Tuesday, October 04, 2011

Before the Bell + Subscriber Alert

The Market


Yesterday’s pin action was not good. The indices (DJIA 10655, S&P 1099) were not only down big but both busted through the lower boundaries of the intermediate term trading ranges (10725-12919, 1101-1372). Our time and distance discipline now kicks in; so it is too soon to call this challenge a break. That this level has been tested twice before and held is a hopeful sign. However, our internal indicator deteriorated significantly--over 20% of our stocks closed noticeably below the lower boundaries of their trading ranges, while another 10% are on the verge. Should the lower boundaries not hold, next stop is 9645, 1041; and looking forward, if those levels don’t hold, the next noticeable support is the March 2009 lows.

Volume increased; breadth got crushed. The VIX traded up to near the upper boundary of its current trading range. A confirmed break above the boundary would be very negative.

GLD was our hero yesterday. It rose and remains within its intermediate term up trend.

Bottom line: clearly, we are encountering a significant test of the August lows. While I intend to await our time and distance discipline to confirm a break before I start building Portfolio protection in a big way, I am not hopeful based on the action of our internal indicator. Caution is the word.

And now for a little goods news (short):



We received some really good economic news yesterday: domestic auto sales were strong, the ISM’s September manufacturing index came in better than expected as did August construction spending. All in all a great follow through from last week’s positive data.

However, investor attention is back on Europe; so no one cared. Greece was once again a culprit. It seems that it won’t meet the umpteenth downward revision of its budget. In addition, it looks like the largest bank in Belgium is in deep kaka and will need government assistance just to keep its doors open. This, of course, fueled concerns about default and spreading contagion. As you know, I haven’t had much doubt that Greece was going to default for some time now; in fact, I have argued that the best news would be to just do it. Put everybody out of their misery. But the eurocrats just haven’t been able to stay abreast of market events; and the longer they wait, the greater the risk of events getting completely out of their control.

That has been our disaster scenario. Clearly, it is also everyone else’s; and given the uncertainty surrounding what the disaster scenario would even look like, it seems the strategy du jour is to shoot first and ask questions later. Unfortunately, if investor worries are not addressed, this strategy can become self fulfilling. That is, everyone panics including the eurocrats and then they really do something stupid.

Of course, not to be outdone in the race for a position in the Morons Hall of Fame, our senate passed the bill labeling China a currency manipulator and imposing taxes (tariffs) on goods produced there. Worries over a Smoot Hawley II can’t be helping stocks.

Bottom line: I do believe that the US economy is in much better shape to handle an EU disaster scenario than it was back in 2008 when it had to face its own. However, the Markets seem to be bringing to a head the festering zit of the eurocrats inability to overcome their intransigence in ring fencing either Greece and/or their financial institutions. While reason suggests that they will get it done, if only in the nick of time; until it happens, stock prices are going down. So until there is action from the Three Blind Mice, discretion is the better part of valor.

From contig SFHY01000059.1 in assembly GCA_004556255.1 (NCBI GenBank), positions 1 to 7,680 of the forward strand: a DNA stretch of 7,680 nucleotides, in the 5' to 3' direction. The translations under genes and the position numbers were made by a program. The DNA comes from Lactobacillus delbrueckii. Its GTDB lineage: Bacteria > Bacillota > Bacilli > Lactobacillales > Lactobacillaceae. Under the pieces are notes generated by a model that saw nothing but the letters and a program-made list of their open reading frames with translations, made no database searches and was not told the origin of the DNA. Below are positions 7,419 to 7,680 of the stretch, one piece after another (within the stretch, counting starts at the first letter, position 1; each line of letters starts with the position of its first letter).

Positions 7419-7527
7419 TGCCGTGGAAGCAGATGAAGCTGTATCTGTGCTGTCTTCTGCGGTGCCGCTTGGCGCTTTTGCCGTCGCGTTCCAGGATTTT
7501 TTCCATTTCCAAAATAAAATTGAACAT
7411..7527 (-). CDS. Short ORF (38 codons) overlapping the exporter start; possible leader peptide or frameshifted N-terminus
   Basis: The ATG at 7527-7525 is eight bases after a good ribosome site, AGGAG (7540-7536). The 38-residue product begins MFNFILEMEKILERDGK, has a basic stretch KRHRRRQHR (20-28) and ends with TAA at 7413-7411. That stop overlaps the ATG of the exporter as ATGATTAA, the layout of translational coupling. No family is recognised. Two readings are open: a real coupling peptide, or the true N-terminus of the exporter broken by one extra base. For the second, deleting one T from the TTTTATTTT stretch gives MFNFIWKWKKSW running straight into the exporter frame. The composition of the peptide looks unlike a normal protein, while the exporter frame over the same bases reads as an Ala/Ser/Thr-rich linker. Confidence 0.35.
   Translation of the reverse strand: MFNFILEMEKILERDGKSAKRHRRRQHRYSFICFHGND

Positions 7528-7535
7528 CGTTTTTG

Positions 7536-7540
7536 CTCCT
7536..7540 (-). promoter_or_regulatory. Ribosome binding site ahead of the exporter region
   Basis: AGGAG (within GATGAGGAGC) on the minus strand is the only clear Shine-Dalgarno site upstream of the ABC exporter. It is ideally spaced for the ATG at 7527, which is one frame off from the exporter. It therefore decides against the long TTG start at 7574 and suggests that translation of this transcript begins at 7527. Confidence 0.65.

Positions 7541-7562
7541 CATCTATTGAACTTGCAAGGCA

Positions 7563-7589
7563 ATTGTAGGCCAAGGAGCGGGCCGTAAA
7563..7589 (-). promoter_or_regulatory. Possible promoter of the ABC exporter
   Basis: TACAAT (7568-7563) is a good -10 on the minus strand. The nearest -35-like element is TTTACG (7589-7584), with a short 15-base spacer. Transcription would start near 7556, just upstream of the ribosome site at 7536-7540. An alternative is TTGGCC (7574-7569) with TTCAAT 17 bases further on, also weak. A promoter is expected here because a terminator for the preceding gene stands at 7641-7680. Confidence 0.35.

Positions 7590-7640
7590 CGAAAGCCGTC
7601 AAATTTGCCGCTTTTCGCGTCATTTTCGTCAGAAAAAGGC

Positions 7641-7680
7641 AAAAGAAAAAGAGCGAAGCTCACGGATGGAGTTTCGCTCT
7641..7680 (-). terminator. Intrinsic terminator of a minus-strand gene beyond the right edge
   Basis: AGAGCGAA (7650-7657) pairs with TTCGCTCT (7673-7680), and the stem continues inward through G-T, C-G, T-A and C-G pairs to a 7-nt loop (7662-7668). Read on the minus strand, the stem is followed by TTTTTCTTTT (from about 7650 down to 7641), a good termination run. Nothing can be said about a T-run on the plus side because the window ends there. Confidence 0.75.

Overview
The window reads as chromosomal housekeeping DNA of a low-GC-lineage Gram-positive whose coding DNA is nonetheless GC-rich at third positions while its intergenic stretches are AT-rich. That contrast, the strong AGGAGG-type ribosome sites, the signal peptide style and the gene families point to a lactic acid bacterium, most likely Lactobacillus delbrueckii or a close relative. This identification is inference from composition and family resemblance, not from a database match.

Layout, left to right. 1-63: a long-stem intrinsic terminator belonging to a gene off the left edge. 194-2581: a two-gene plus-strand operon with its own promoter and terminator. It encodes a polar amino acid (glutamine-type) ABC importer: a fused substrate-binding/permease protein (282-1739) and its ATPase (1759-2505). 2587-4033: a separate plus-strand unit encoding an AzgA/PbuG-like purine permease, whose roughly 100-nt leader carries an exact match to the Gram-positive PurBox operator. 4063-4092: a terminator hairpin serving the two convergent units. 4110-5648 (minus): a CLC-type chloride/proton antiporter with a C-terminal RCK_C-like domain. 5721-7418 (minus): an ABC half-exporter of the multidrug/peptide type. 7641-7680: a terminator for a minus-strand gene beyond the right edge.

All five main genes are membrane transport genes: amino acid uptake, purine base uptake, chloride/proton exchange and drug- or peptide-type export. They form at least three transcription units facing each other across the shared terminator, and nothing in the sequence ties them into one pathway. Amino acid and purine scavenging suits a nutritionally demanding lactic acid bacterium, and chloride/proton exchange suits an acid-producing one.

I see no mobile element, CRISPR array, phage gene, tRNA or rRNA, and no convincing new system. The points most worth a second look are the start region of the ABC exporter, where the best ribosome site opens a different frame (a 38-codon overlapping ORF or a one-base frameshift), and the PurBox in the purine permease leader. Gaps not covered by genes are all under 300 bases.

Still plenty of evidence of no ‘double dip’ (short):

The likely effectiveness of the EFSF from Satyajit Das (medium):

And a global outlook from Mohamed El Erian (medium);

More valuation work from Doug Short (medium):

And some investment strategy comments from Steve Leuhold (medium):

Subscriber Alert

Even though our time and distance discipline has not confirmed a break of the Averages, it has done so on several of our holdings. Therefore at the opening this morning, the following will be reduced to 50% positions:

In the Dividend Growth Portfolio: Murphy Oil (MUR-$42)

In the High Yield Portfolio: Caterpillar (CAT-$71)

In the Aggressive Growth Portfolio: EOG (EOG-$71)

Bear in mind that these are trading stops. When the Market flushes and reverses, these stocks will be Bought back.

The stock prices of Phillip Morris Int’l (PMI-$62) CR Bard (BCR-$85) have fallen below the upper boundary of their Buy Value Range. Accordingly, they are being Added to the Dividend Growth Buy List. That Portfolios owns an 85% position in both; so while shares may be purchased in the future, none will be Bought at this time.

PMI is also owned by the High Yield Portfolio (about a 65% position). It will be Added to the High Yield Buy List; but no additional shares will be Bought at this time.

Several stocks on our Buy Lists have traded below the lower boundary of their Buy Value Ranges. Therefore they are being Removed as follows:

In the Dividend Growth Portfolio: Occidental Petroleum (OXY-$69), Avon Products (AVP-$19)

In the High Yield Portfolio: Mine Safety Appliances (MSA-$25), Energy Transfer Ptrs (ETP-$40).

In the Aggressive Growth Portfolio: SEI Investments (SEIC-$14), Amphenol (APH-$40), Avon Products (AVP-$19), Becton Dickinson (BDX-$71).

CNBC $1 million Challenge

Dividend Growth: GLD, CME, IBM, GDX (Gold miners ETF)

High Yield: GLD, GDX, SLV (silver ETF)

Aggressive Growth Portfolio: GLD, GDX, SLV, VXX

International; GLD, EWC, GDX, VXX